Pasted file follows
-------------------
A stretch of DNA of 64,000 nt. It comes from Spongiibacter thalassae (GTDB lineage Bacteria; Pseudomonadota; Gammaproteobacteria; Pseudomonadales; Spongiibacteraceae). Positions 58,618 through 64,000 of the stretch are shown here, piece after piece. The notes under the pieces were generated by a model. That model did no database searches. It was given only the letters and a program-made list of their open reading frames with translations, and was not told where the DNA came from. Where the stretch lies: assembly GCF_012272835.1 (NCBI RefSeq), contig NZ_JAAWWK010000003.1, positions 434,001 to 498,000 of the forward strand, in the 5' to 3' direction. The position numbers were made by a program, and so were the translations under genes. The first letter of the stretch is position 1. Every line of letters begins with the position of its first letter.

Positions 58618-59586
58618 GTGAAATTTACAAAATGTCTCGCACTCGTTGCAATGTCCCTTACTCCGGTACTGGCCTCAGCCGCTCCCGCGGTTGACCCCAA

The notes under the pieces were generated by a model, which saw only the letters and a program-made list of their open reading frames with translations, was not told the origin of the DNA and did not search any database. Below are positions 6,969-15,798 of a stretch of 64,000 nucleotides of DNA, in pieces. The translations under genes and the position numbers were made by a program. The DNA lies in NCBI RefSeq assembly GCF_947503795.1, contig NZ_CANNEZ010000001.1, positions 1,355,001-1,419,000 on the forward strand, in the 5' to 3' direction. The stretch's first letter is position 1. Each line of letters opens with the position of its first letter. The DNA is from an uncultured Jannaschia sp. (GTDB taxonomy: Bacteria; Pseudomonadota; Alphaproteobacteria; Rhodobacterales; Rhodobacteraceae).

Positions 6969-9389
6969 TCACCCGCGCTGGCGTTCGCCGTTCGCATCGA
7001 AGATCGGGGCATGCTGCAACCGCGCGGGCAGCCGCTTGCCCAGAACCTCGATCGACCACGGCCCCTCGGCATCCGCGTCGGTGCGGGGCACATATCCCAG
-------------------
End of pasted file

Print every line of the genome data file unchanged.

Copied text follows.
A stretch of DNA of 64,000 nt. It comes from Spongiibacter thalassae (GTDB lineage Bacteria; Pseudomonadota; Gammaproteobacteria; Pseudomonadales; Spongiibacteraceae). Positions 58,618 through 64,000 of the stretch are shown here, piece after piece. The notes under the pieces were generated by a model. That model did no database searches. It was given only the letters and a program-made list of their open reading frames with translations, and was not told where the DNA came from. Where the stretch lies: assembly GCF_012272835.1 (NCBI RefSeq), contig NZ_JAAWWK010000003.1, positions 434,001 to 498,000 of the forward strand, in the 5' to 3' direction. The position numbers were made by a program, and so were the translations under genes. The first letter of the stretch is position 1. Every line of letters begins with the position of its first letter.

Positions 58618-59586
58618 GTGAAATTTACAAAATGTCTCGCACTCGTTGCAATGTCCCTTACTCCGGTACTGGCCTCAGCCGCTCCCGCGGTTGACCCCAA

The notes under the pieces were generated by a model, which saw only the letters and a program-made list of their open reading frames with translations, was not told the origin of the DNA and did not search any database. Below are positions 6,969-15,798 of a stretch of 64,000 nucleotides of DNA, in pieces. The translations under genes and the position numbers were made by a program. The DNA lies in NCBI RefSeq assembly GCF_947503795.1, contig NZ_CANNEZ010000001.1, positions 1,355,001-1,419,000 on the forward strand, in the 5' to 3' direction. The stretch's first letter is position 1. Each line of letters opens with the position of its first letter. The DNA is from an uncultured Jannaschia sp. (GTDB taxonomy: Bacteria; Pseudomonadota; Alphaproteobacteria; Rhodobacterales; Rhodobacteraceae).

Positions 6969-9389
6969 TCACCCGCGCTGGCGTTCGCCGTTCGCATCGA
7001 AGATCGGGGCATGCTGCAACCGCGCGGGCAGCCGCTTGCCCAGAACCTCGATCGACCACGGCCCCTCGGCATCCGCGTCGGTGCGGGGCACATATCCCAG